Series editor’s note: 2022 marks the 500th anniversary of the publication of Martin Luther’s translation of the New Testament from Greek into the language of the common German people. Next year, “Deeper understandings” will feature biblical scholars sharing some of their favorite books of the Bible. This new series will begin next month with Lydia Hernández-Marcial writing on the book of Ecclesiastes.
—Kathryn A. Kleinhans, dean of Trinity Lutheran Seminary at Capital University, Columbus, Ohio
After this I looked, and there was a great multitude that no one could count, from every nation, from all tribes and peoples and languages, standing before the throne and before the Lamb, robed in white, with palm branches in their hands (Revelation 7:9).
This verse from Revelation has always been my vision for the church, as it was for its author, John.
At its 2019 Churchwide Assembly in Milwaukee, the ELCA adopted the “Strategy Toward Authentic Diversity,” a report and recommendations on how the denomination exhibits authentic diversity and formulates goals for racial diversity and inclusion.
It was a joyous moment for those of us who served on the task force that developed the strategy.
It was a joyous moment for those of us who served on the task force that developed the strategy. As a co-convener of the group, I was blessed to present the document for adoption at the assembly, alongside Priscilla Paris-Austin, who, in 2016, had offered the original resolution calling for the development of such a strategy.
Its resounding adoption (855-13) was the fruit of nearly three years’ labor by 16 dedicated people of color who served the church in some capacity and represented the marginalized communities of the denomination from the ELCA’s nine regions. These folks brought a variety of gifts to the table—different cultural perspectives, tremendous theological insights and brilliant academic backgrounds. I’m honored to have served alongside them. The task force has evolved into an advisory team that consists of many of the original members.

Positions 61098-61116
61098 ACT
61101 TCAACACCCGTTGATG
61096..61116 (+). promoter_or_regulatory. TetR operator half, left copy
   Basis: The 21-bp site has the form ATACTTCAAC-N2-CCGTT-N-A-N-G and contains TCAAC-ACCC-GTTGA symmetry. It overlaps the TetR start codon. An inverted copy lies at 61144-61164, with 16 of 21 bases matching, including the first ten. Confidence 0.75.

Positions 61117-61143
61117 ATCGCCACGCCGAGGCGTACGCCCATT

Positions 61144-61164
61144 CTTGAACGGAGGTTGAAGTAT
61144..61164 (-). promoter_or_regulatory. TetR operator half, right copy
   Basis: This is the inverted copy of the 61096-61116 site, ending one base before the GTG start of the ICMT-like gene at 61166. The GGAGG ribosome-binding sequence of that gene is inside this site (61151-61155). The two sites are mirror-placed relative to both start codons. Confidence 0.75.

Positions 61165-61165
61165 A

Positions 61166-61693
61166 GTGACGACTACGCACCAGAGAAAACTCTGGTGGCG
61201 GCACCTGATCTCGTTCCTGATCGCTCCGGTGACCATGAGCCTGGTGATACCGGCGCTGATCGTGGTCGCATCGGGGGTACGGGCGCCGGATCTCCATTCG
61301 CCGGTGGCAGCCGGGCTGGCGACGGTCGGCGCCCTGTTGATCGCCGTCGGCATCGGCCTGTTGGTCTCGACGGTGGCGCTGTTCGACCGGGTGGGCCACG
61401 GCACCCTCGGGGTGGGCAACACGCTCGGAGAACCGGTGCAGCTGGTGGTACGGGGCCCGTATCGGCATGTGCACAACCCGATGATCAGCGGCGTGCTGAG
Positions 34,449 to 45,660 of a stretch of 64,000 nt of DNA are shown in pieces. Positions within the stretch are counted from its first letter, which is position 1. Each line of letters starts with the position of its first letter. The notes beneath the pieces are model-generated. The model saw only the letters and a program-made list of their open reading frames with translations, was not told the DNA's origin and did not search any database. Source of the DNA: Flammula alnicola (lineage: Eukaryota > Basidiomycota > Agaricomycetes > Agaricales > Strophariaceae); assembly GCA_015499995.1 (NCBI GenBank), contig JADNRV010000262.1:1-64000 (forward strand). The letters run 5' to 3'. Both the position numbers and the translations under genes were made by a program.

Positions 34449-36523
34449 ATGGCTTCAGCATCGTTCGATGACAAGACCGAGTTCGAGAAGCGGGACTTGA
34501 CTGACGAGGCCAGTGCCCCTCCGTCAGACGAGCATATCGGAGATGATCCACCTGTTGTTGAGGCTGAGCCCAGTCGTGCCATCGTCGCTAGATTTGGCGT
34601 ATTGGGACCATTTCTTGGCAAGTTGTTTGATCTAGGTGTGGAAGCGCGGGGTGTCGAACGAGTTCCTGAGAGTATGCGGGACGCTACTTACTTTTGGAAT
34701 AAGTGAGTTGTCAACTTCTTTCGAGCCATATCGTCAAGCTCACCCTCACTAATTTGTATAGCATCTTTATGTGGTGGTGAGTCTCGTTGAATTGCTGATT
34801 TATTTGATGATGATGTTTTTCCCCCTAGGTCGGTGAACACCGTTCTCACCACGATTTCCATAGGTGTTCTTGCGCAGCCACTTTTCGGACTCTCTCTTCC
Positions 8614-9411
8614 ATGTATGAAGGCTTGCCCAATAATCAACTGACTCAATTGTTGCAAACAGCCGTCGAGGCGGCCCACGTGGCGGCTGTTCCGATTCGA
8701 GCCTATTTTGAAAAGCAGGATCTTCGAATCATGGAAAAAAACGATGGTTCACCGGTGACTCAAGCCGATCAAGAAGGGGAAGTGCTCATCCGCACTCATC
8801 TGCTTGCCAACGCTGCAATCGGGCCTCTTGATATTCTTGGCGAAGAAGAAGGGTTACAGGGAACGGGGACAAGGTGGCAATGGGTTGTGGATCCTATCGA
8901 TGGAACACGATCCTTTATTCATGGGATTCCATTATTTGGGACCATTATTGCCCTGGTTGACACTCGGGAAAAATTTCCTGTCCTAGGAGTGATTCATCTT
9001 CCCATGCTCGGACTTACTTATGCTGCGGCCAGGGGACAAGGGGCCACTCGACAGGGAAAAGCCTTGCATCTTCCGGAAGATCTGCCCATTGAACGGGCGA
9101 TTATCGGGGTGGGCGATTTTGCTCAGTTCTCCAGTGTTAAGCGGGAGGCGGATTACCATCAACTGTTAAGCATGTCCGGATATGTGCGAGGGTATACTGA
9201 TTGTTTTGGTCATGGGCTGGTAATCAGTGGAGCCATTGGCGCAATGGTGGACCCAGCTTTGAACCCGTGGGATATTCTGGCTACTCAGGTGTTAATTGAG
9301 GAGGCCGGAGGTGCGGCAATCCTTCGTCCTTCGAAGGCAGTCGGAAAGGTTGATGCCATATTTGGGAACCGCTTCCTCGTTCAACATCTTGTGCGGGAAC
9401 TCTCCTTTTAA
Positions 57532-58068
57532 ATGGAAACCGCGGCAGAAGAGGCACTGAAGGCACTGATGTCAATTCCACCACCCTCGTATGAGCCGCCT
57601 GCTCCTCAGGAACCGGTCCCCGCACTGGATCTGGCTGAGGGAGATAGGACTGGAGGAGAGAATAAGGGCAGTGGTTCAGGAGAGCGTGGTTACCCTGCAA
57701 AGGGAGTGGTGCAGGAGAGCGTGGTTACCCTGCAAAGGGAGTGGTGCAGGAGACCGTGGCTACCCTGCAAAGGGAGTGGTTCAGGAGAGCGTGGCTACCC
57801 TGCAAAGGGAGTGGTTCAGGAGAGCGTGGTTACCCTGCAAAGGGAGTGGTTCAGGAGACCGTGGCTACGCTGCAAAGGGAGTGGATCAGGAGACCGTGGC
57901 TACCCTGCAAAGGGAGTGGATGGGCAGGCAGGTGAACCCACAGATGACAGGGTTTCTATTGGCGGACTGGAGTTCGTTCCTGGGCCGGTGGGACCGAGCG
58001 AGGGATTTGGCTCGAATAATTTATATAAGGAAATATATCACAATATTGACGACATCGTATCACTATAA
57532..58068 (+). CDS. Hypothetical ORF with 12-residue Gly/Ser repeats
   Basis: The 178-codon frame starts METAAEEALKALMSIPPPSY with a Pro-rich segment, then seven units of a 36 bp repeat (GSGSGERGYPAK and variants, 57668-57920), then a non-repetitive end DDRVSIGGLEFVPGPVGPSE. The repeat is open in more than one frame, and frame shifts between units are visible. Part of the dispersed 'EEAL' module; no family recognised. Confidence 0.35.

Have we moved the needle?
The question that was put before me when invited to write this column was: “Do you think we’ve moved the needle as a church since the strategy was adopted in 2019?”
My frank and honest answer is no.
We continue to be a predominantly white denomination—the whitest denomination in the United States, according to the Pew Research Center. We have fallen far short of a goal that was set when the ELCA was first formed in 1988—that its membership include 10% people of color or whose primary language was other than English.
The “Strategy Toward Authentic Diversity” makes a commitment that, rather than using a percentage model, the ELCA’s congregations will begin to reflect the communities where they are located. Every synod and every context are called to address this issue in the way that is most applicable to them, so it’s not a one-size-fits-all proposition. It will look different.
But such a commitment goes far beyond the congregations themselves. It must involve all three expressions of the church, as well as all its other institutions—above all the seminaries that form the church’s leaders.
The harshness of my negative response in this article must be tempered by the reality that change, particularly in the church, comes glacially slow. It has been a mere two years since the strategy was adopted, and, just as it was being disseminated and explained throughout the ELCA, the COVID-19 pandemic unleashed its relentless fury, demanding everyone’s immediate attention.
We are called to be different, to be transformational.
The pandemic is one additional layer on top of what sin and evil has done to our nation, our world and to the body of Christ. The news media remind us daily of the acts of racism and injustice perpetrated on people of color throughout the country. But, as the church, we can’t turn a blind eye as long as people are being singled out for the color of their skin, the accent with which they speak, their documentation status or the person they love.
The church is the presence of God in the midst of all that injustice. We are called to be different, to be transformational. And if we are to make any progress in moving that proverbial needle, there are challenges that must be addressed. The strategy makes concrete recommendations to address those challenges and begin the process of achieving diversity.
Those who worship regularly in our congregations, whether in person or electronically, are still, in large part, uninformed that such a strategy exists. Even if they are, they have little to no idea of its contents. Those of us who are informed bear a responsibility in communicating its existence on a wider scale.
“From every nation, from all tribes and peoples and languages” is the vision from which, and out of which, every church must live.
And God tells us, as God has told leaders, prophets and preachers in the past, that doing God’s will and carrying out God’s plan for the church aren’t easy. It will involve struggle and frustration. It will also challenge us to look to God for ongoing direction and encouragement. As people of faith, we trust in the promise that, even if we are reluctant or afraid, God in Jesus Christ promises to go with us.
Read the ELCA’s “Strategy Toward Authentic Diversity.”